What causes dry skin?
Dry skin is caused by a lack of moisture. This is most common during the winter months, when heating systems dry the air. Bathing with hot water, spending extended periods of time in the hot sun, and the skin's natural aging process also remove
moisture and oils from the skin.
In healthy skin the sebaceous glands release an oily substance called sebum, which keeps the skin moist, supple and waterproof. Sebum, together with other natural oils, known as lipids, and natural moisturising factors (NMFs), form a barrier known as the hydro-lipid system. This barrier acts to keep 'foreign substances' out of our bodies and keeps water inside the body for as long as possible. In dry skin this barrier is no longer intact so the skin suffers from increased moisture loss. Dry skin becomes particularly prevalent as we get older, as our bodies don't produce these natural oils so effectively. Babies and young children are also often susceptible to dry skin because the oil producing glands haven't developed properly.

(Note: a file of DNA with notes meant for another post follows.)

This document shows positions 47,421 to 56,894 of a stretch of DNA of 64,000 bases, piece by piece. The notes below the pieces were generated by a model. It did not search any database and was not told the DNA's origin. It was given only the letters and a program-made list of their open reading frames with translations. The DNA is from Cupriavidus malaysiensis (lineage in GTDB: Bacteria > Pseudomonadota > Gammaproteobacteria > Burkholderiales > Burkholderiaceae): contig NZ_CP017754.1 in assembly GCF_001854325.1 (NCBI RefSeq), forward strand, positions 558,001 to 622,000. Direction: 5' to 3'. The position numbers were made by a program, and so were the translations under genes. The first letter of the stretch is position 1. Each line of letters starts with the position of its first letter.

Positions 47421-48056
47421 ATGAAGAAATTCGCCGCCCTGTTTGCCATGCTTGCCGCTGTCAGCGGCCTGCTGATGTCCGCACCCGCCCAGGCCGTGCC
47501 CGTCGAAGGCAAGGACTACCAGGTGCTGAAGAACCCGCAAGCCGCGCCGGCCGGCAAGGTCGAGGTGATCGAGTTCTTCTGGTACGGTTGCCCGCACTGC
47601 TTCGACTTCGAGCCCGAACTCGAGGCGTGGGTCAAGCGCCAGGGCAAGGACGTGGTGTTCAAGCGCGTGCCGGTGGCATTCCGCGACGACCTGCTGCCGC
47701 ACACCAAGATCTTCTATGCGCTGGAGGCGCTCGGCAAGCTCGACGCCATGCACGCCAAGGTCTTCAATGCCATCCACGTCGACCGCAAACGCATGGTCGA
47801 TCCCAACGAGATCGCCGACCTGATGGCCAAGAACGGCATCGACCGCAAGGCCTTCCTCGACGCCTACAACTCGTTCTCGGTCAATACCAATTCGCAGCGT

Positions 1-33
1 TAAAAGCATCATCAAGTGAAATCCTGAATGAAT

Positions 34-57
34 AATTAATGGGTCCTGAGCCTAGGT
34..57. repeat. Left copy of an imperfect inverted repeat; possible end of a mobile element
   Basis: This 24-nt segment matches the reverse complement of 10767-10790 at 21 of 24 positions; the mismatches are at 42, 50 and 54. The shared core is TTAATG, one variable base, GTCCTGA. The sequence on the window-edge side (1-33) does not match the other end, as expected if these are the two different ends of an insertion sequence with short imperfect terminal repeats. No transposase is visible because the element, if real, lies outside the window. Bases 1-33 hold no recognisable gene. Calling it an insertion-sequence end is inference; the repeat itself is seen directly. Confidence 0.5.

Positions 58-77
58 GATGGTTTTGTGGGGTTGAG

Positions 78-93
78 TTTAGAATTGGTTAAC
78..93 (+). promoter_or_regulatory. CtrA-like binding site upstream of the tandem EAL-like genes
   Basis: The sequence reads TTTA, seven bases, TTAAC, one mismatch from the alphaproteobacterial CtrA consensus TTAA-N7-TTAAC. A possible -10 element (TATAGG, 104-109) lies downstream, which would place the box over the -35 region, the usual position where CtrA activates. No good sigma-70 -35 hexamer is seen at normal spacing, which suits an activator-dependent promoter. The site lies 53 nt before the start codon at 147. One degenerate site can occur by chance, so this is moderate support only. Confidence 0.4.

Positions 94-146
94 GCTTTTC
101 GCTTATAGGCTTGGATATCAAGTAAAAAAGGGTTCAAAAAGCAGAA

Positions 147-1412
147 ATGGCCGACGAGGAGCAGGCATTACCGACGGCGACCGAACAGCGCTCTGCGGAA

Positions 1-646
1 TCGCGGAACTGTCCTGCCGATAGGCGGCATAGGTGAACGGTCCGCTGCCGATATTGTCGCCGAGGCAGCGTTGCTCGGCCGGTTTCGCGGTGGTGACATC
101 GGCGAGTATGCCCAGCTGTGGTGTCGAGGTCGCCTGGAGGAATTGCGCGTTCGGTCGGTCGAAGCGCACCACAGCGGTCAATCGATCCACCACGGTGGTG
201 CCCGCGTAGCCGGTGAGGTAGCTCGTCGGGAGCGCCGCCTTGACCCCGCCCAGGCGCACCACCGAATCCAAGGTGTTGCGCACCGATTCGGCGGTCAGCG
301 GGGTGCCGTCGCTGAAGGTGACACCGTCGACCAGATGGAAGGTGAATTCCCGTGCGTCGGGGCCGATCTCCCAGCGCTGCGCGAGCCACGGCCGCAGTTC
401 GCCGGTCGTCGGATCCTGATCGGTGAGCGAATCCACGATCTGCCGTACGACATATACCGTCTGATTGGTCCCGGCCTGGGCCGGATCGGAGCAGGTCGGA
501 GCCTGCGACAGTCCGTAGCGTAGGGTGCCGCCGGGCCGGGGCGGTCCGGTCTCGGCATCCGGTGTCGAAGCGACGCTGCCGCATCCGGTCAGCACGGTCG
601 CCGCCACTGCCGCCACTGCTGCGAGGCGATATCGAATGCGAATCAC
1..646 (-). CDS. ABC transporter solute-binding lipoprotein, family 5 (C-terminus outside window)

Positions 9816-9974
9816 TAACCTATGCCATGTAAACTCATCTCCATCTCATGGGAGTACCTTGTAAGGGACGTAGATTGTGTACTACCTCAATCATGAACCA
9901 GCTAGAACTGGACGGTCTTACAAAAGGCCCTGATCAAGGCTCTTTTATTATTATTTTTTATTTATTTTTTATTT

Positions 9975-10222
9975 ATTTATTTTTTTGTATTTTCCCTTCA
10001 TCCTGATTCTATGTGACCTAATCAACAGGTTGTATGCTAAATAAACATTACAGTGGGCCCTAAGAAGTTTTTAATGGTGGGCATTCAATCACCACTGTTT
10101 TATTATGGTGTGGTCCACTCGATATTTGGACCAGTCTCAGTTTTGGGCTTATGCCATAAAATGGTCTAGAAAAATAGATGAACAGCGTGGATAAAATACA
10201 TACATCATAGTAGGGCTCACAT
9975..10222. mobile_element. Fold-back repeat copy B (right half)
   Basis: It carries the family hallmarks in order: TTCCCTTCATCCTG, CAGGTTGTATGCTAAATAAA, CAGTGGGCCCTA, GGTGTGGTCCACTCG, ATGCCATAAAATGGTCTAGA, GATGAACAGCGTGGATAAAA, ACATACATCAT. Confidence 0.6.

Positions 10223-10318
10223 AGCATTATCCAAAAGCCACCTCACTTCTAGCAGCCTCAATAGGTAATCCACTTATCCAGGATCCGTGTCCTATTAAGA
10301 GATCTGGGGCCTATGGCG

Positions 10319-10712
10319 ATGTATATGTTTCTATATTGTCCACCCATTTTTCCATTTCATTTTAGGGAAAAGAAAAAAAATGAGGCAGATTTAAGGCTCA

Whilst some people have an inherited predisposition to dry skin, there are also a number of external factors which can contribute. These are more harmful in skin which is already dry and where the hydro-lipid barrier system is impaired. Dry, cold and windy weather can cause the skin to peel, flake and thicken, as can the sun. Central heating, air conditioning, poor ventilation, chemicals, detergents, soap and solvents can all play a part in causing dry skin. Excessive contact with water also reduces the skin's natural moisturizing factors.
As people get older, the number of sebaceous glands that give out a type of oil in the skin are reduced, as is the skin's ability to hold moisture. It appears both the skin's ability to hold water and how well it protects the body, depend on the amount of fat the outer layer of skin contains. This outer layer is known as the epidermis. Genes also play a role. If relatives suffer from dry skin, you are more likely to develop the condition. In extreme cases, fish-like scaling of the skin is sometimes seen (ichthyosis). Over-use of soap and water, a dry, warm indoor climate, excessive sunbathing and other environmental effects have a great influence on how dry the skin can become.